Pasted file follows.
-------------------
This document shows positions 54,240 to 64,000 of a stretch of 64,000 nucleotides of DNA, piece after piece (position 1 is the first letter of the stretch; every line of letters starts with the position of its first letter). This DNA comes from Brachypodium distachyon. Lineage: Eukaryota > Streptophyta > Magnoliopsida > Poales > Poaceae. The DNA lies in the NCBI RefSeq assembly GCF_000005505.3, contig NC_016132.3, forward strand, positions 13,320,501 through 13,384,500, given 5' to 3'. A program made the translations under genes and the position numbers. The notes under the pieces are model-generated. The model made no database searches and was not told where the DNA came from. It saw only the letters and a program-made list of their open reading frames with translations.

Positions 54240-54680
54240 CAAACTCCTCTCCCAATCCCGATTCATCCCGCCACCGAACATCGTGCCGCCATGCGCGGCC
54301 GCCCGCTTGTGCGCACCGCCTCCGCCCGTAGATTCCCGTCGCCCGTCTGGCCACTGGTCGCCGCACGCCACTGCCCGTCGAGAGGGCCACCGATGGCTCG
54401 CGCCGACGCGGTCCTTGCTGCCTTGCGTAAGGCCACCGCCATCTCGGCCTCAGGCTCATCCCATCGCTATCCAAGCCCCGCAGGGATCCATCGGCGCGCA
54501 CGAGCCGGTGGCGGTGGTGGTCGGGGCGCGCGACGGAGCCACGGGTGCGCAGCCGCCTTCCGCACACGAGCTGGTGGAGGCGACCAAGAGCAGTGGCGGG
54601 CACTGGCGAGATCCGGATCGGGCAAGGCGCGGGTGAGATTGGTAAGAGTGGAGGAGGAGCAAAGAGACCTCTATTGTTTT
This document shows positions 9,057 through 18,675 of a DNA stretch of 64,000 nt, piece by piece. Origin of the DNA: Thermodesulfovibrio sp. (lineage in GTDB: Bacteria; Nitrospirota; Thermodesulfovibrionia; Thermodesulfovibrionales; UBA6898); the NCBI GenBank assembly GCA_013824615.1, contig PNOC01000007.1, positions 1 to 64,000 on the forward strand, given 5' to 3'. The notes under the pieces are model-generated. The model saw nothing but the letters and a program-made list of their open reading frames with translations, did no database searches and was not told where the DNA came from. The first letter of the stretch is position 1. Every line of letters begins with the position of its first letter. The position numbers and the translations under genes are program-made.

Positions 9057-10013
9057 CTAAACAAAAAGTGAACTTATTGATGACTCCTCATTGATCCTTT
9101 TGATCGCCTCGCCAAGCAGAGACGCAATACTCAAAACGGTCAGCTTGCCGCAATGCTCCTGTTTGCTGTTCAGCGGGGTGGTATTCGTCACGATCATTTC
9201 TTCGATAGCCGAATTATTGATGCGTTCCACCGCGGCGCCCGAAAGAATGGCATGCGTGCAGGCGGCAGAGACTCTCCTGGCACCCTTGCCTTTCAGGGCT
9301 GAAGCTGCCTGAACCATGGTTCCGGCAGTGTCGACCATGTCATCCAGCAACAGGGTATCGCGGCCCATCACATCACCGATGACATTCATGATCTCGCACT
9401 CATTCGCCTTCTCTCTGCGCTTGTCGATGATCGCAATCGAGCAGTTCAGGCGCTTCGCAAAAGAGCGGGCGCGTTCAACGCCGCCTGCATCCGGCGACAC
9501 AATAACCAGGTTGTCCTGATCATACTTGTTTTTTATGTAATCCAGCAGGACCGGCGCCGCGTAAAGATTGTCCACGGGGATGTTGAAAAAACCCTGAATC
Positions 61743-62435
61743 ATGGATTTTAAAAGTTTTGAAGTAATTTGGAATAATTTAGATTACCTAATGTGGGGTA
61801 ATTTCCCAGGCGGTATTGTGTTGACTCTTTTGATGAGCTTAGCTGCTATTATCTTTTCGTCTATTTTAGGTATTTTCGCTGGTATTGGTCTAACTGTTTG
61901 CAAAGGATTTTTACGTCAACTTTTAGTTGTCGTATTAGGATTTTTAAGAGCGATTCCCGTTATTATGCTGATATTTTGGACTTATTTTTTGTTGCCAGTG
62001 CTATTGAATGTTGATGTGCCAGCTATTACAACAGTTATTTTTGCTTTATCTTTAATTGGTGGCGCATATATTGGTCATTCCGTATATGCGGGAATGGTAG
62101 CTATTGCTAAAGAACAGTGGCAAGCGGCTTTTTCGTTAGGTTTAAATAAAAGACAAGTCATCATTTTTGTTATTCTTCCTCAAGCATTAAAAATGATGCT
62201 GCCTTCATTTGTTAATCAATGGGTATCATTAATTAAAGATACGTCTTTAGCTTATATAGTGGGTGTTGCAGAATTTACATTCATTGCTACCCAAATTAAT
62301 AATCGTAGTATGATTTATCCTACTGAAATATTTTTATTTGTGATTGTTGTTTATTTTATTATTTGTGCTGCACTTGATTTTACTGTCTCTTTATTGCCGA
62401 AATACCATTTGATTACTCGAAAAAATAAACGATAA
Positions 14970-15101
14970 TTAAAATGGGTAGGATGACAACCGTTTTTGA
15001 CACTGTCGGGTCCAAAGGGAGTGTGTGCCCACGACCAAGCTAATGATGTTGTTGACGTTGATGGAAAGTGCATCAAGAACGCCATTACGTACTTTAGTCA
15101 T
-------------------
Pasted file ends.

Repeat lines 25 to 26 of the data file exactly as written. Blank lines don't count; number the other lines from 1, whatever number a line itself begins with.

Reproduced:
Positions 14970-15101
14970 TTAAAATGGGTAGGATGACAACCGTTTTTGA